Environment

Hayward vs. Hill, et al., Round 2

Featured image The head of the San Luis Obispo Air Pollution Control District, Larry Allen, has joined Adam Hill in complaining about my Forbes.com article.  Here’s his complete letter, followed by my reply: Mr. Hayward – you ought to check the accuracy and credibility of your information source(s) before you publish an article in a national magazine. Absolutely none of the information you’ve published here in this opinion/attack piece regarding me and »

So This Is Fun

Featured image I’ve been totally off the Power Line grid all day today, partly because the first week of classes last week (Con Law II, and a new course on environmental policy) went so well that I really needed to step up my game in week two, but mostly because a full-scale firefight has broken out in San Luis Obispo County about my Forbes column this week, which is derived from a »

It’s Enough to Drive You Bananas

Featured image My post yesterday about the perils of “di-hydrogen monoxide” and all the scary-sounding chemical compounds that occur naturally in bananas prompted faithful Power Line reader Jerry Heyman to direct our attention to this three-minute clip from Penn & Teller’s cable show whose name I can’t use on our family-friendly website (after all, the show is on premium cable), where a petition gatherer ropes in a lot of people to oppose »

Film Festival Censors Science: Should We Care?

Featured image The Frozen River Film Fest in Winona, Minnesota, has canceled a scheduled showing of FrackNation, a pro-fracking documentary. The cancellation, which the festival organizers concede is an instance of viewpoint-based censorship, has gotten some publicity: The documentary, FrackNation, was scheduled to be shown alongside Gasland Part 2, a factually suspect film attacking hydraulic fracturing as environmentally destructive. The showing of the anti-fracking film is, of course, going forward. “We definitely »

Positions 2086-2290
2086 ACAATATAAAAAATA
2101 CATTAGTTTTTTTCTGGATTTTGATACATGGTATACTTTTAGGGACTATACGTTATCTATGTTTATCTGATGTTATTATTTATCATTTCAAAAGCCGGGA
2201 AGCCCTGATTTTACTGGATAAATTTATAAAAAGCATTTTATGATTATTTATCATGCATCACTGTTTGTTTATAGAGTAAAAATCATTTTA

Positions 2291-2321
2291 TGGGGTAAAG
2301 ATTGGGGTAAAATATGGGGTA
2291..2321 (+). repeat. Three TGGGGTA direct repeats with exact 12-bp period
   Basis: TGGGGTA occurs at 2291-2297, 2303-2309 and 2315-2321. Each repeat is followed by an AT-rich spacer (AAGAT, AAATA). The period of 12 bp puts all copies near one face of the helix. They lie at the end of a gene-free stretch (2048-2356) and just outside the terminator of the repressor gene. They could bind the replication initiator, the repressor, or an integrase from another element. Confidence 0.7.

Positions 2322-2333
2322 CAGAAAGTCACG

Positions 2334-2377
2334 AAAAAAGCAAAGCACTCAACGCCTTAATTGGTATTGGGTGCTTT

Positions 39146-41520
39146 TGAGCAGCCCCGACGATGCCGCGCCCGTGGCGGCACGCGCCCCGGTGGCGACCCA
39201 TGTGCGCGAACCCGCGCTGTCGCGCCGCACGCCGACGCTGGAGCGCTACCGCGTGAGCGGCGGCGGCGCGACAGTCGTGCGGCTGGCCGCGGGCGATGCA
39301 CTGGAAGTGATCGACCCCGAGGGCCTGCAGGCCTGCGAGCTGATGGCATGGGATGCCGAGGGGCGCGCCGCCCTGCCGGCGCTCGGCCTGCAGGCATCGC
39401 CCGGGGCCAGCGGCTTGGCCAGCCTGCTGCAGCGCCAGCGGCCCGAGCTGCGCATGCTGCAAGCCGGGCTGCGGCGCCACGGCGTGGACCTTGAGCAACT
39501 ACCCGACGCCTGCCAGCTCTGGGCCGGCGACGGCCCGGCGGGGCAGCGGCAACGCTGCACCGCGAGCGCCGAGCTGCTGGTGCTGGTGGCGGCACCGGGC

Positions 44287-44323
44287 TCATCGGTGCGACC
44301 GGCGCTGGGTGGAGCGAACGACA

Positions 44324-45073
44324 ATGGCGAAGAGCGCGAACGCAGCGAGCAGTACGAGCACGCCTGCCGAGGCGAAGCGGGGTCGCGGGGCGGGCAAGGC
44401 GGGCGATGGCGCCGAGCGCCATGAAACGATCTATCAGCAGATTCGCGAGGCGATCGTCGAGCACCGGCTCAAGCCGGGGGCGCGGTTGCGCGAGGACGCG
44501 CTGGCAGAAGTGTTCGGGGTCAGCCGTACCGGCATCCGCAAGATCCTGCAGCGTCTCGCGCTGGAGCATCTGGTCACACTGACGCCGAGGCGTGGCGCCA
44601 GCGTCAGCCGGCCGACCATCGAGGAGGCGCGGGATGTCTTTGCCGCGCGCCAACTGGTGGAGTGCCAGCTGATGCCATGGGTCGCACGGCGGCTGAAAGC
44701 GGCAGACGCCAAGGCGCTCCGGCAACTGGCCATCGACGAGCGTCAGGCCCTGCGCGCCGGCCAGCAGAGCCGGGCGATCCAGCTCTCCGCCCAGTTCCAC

Don’t Go Bananas Over Chemicals

Featured image You’re probably heard of all the people who die each year in the U.S. on account of that dangerous chemical known as di-hydrogen monoxide.   As the official website for di-hydrogen monoxide explains: Dihydrogen Monoxide (DHMO) is a colorless and odorless chemical compound.  Its basis is the highly reactive hydroxyl radical, a species shown to mutate DNA, denature proteins, disrupt cell membranes, and chemically alter critical neurotransmitters. The atomic components of »

Bill Gates’s Second Career